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Why do schools teach into-wind engine checks regardless of wind speed?

The other day:

Departing aircraft near the windsock, so you can see the runway start and the wind direction.

The Cessna is #1 at the holding point and sensibly did its checks without doing the “360 degree holding point aerobatics”.

The low wing plane at #2 is pointing into the wind but now has to do a turn-around, for which there won’t be enough space if #3 arrives and doesn’t leave enough room…

Wind was 9kt.

Administrator
Shoreham EGKA, United Kingdom

Why do schools teach into-wind engine checks regardless of wind speed?

From what wind speed would it matter in your opinion, Peter?

I personally try to do it in the general direction of the wind (within 90 deg), in a place where I do not blow or block anyone. This is what I was taught at my school. But most pilots at my home field try to match the windsock direction very closely, even if it means an awkward piruette.

Hajdúszoboszló LHHO

Why do schools teach into-wind engine checks regardless of wind speed?

Honestly, this is the first time ever in 29 years of powered flying (including 24 years instructing) that I hear about this… Good to be reminded that one can learn new things even past the age of 50
Some instructors around here (including me – but only at untowered fields) teach their students to turn the aircraft a little bit into the approach direction (i.e. away from the wind!) so that one can see the approaching traffic and pick the right moment to enter the runway. But engine checks into wind? WTF?

Last Edited by what_next at 23 Apr 20:34
EDDS - Stuttgart

@what_next:
It’s actually in the POH of some types that I have flown, including the C172 and other common primary trainers.

Hajdúszoboszló LHHO

From what wind speed would it matter in your opinion, Peter?

My objective was to seek opinions and start a discussion

Administrator
Shoreham EGKA, United Kingdom

I can imagine that positioning yourself with a tailwind may to some degree prevents cooling of the engine, or at least not help. But I do not think it matters much as far as cooling is concerned at those low power settings we are talking about. I at least have never experienced any issues with engine cooling on the ground.

It will however make some difference to the aircraft positioned behind you at run-up that you turn at angle to the taxiway, preferably into the wind (so normally NOT facing the approach end), in order not to send you prop-blast his way.

In a high-wing, after run-up, I would normally position myself so I can see the approach sector before entering the runway.

Last Edited by at 23 Apr 20:59
LFPT, LFPN

It’s in my POH. I do turn into the wind, + or – 90 degrees, but don’t make a fetish of it. Usually there’s room in run up areas.

Tököl LHTL

When I first started flying in Germany, I was taught indeed to point the nose in the general direction of the wind if practicable. We would then point into the approach after the run-up to check for traffic, essentially zickzacking from left to right or vice versa at the holding point.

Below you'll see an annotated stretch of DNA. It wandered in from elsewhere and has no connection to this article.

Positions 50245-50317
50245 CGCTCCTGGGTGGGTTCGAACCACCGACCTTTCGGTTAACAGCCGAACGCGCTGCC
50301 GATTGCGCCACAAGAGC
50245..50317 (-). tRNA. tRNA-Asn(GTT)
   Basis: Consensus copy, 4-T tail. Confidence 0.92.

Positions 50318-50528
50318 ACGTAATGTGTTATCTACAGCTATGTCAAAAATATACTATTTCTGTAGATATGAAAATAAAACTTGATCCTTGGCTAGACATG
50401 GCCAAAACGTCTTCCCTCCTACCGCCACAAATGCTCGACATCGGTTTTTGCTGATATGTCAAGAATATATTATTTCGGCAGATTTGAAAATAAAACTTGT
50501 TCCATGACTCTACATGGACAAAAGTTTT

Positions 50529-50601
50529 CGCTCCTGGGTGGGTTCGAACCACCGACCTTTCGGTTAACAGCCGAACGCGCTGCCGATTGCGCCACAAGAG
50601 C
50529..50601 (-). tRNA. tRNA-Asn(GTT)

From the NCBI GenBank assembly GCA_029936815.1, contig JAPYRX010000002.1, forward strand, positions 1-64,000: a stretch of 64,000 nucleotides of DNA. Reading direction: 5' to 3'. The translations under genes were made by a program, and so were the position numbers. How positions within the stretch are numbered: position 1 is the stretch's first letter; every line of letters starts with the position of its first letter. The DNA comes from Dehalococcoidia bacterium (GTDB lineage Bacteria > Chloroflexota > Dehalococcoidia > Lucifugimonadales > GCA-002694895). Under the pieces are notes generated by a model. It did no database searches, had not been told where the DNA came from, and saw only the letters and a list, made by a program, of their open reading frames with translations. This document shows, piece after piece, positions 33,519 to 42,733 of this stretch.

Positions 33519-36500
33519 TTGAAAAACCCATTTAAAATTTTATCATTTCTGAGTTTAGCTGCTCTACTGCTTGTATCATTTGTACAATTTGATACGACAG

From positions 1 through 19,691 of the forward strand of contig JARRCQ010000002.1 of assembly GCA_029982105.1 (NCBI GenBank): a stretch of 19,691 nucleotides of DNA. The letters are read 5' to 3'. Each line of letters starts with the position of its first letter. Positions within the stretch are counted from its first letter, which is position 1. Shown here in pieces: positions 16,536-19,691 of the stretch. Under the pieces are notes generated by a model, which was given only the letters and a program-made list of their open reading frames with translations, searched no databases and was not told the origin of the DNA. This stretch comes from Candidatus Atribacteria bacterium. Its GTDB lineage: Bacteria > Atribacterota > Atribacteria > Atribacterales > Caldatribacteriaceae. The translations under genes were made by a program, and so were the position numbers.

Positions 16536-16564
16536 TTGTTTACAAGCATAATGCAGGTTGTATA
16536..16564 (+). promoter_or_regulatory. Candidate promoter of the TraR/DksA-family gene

what_next wrote:

But engine checks into wind? WTF?

Isn’t the reasoning here the same as when you park the aircraft or taxi to the fuel pump? I find it’s generally considered good practice to come to a halt into wind. When you are taxiing, you can use the flight controls to reduce the effect of a crosswind on the aircraft. When parking, you cannot. Of course, when doing the run-up you could still use the flight controls but it seems like a good idea to me to do this into wind if it is practicable at all.

Obviously, the relevance of this is rather academic at low wind speeds so I find Peter’s question appropriate: At what wind speed would you consider it?

Essen-Mülheim (EDLE), Düsseldorf (EDDL), Paderborn (EDLP), Mönchengladbach (EDLN), Germany

Well, usually I am more concerned about the traffic in the pattern, so I turn the aircraft away from the wind at the holdig point during run up. However, when it was very hot I’ve had problems with the constant speed governor becoming too hot, so it became basically a very flat fixed pitch prop after takeoff. But I only have this problem on the hottest days and if there is long taxi etc.

I generally support turning into wind if it is convenient, e.g. run up on the apron somewhere, or if the wind speed is high, because otherwise the ailerons/elevator get slammed around a lot in the turbulent air (caused by propwash vs. wind).

Last Edited by ArcticChiller at 23 Apr 21:07

JnsV wrote:

… including the C172 and other common primary trainers.

“My” flying school does (unfortunately) not operate a C172 any more (only 1C52 and Pa28 and Pa44) but the first C172 POH that google found for me ( https://takewingaviation.com/wp-content/uploads/2017/02/N739EF_172N_POH.pdf ) does not say that the engine run up must be made facing into wind (page 30). The only thing that might be interpreted in that way is this bit under “Warm up”: Since the engine is closely cowled for efficient in-flight engine cooling, precautions should be taken to avoid overheating during prolonged engine operation on the ground.

EDDS - Stuttgart
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